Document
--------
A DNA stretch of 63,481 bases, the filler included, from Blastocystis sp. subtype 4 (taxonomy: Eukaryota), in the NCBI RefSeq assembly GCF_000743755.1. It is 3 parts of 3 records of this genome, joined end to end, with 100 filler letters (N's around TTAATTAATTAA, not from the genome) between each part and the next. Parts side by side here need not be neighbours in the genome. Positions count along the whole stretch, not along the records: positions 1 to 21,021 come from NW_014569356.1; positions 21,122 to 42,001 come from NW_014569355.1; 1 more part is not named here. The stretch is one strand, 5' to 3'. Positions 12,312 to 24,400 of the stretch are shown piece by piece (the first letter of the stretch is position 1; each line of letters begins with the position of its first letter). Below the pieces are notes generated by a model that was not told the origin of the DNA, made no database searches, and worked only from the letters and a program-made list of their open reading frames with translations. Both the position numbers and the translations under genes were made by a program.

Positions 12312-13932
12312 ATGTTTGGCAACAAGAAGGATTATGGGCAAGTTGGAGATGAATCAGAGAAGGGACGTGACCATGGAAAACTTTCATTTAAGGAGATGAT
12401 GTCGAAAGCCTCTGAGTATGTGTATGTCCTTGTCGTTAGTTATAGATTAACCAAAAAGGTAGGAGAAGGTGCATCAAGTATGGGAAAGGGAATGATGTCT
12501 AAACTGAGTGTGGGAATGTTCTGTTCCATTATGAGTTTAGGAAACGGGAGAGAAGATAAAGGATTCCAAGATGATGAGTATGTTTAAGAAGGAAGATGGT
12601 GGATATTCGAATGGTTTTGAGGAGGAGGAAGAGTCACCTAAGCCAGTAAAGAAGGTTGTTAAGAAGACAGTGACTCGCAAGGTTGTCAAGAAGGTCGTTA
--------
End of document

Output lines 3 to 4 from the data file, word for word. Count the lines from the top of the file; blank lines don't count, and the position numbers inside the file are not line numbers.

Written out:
12312 ATGTTTGGCAACAAGAAGGATTATGGGCAAGTTGGAGATGAATCAGAGAAGGGACGTGACCATGGAAAACTTTCATTTAAGGAGATGAT
12401 GTCGAAAGCCTCTGAGTATGTGTATGTCCTTGTCGTTAGTTATAGATTAACCAAAAAGGTAGGAGAAGGTGCATCAAGTATGGGAAAGGGAATGATGTCT